Sunday, March 18, 2007

Giving Up and Giving In


Jesus was "built" exactly like you and me, except his life had grown into pure, total, absolute wisdom. That is, he was both "true man and true God (Love)," as the Church was later to say. He was part human. So, he was able to surrender completely to the guiding will of Love (God) in his life. Every moment, he actually lived out the prayer that he taught: "Thy will be done."

Like every enlightened person, he had stripped himself of all personal, selfish desire, grasping, clinging, and attachment. He had trained himself to want only what Love (God) wanted. He had set down all the "baggage" of selfish personal desire-- a factor that enslaves most people to the very end of their lives. And, as he himself said, he had recognized his oneness with the much greater Supermind of the Father.
(Jn. 10:30)

But he still had a human body and a human nature. From all appearances, he knew that this body, and the whole body-world, was a mere illusion. But he did allow himself (that human part of himself) to express doubt. He did not fall for this lower-nature trick, and was never misled completely by its many illusions.

But he knew that he would forever after be an example to human beings. So, at his darkest hour, he was thinking of us: He allowed the fear-nature and the doubt-nature to express themselves, indicating and implying that it is okay for an imperfect human being to doubt God. It is natural and normal, and is by no means an "unforgivable" sin. It was to express this lower, but human, nature that he said, from the Cross, "My God, why have you forsaken me?"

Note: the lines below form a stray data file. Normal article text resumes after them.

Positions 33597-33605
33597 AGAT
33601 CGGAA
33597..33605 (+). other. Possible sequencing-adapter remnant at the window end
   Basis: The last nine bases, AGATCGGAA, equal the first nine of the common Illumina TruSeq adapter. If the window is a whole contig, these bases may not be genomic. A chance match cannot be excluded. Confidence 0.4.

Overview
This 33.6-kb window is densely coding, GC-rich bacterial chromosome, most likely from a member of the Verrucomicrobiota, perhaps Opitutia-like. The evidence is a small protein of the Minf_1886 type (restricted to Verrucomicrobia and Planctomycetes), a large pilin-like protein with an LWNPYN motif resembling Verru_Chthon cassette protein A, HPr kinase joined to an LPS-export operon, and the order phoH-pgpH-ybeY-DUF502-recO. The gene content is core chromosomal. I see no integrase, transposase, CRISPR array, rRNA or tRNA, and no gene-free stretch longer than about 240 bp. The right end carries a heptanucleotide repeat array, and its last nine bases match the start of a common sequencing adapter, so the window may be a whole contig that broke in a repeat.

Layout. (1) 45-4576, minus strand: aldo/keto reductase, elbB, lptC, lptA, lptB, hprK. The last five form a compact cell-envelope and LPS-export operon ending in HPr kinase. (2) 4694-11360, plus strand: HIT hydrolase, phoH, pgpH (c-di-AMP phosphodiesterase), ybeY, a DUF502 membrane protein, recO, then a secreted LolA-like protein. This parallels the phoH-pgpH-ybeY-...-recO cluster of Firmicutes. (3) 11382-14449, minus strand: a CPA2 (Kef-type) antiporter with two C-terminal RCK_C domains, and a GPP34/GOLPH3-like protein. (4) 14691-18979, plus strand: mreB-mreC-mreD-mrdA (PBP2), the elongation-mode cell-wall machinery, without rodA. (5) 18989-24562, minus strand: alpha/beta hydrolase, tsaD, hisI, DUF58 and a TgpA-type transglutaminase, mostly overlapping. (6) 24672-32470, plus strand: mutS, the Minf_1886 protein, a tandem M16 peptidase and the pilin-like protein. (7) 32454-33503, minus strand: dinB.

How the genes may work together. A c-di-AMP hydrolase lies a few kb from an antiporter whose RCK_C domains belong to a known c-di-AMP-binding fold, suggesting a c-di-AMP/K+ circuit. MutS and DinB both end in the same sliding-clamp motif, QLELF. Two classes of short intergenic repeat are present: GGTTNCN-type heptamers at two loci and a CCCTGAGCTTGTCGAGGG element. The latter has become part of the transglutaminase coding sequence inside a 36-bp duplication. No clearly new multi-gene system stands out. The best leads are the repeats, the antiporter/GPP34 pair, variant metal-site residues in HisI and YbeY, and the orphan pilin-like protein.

People live in enormous pressure-cooker, screaming-point tensions, and it is "permission" to give in to the stresses. But he also proved that we should not, need not, give in to the doubts, fears, and pressures of our lives. We have permission to fall on the road, to collapse beneath our burdens, but we do not have permission simply to lie there. As Jesus' life and ministry proved, after we collapse and fall, we must get up again, and once again start walking the path.

Jesus never gave up on his "heavenly Father." But he said these words in order to show us that it was okay, just fine, to give up. In fact, faith is not complete until we completely give up and give in. Faith is truly an act of grace, and so, we are not fully responsible for its actions in our hearts. But even when this faith appears to give out, or up, this is not the end. The higher path continues to call us back to Love-- the same Love for even cruel strangers that Jesus expressed in his prayer, "Father, forgive them, for they know not what they do."

We have God's (Love's) permission to collapse and fall, but we are also called back by that same Love, to a faith renewed, powerful, and guiding.


No comments: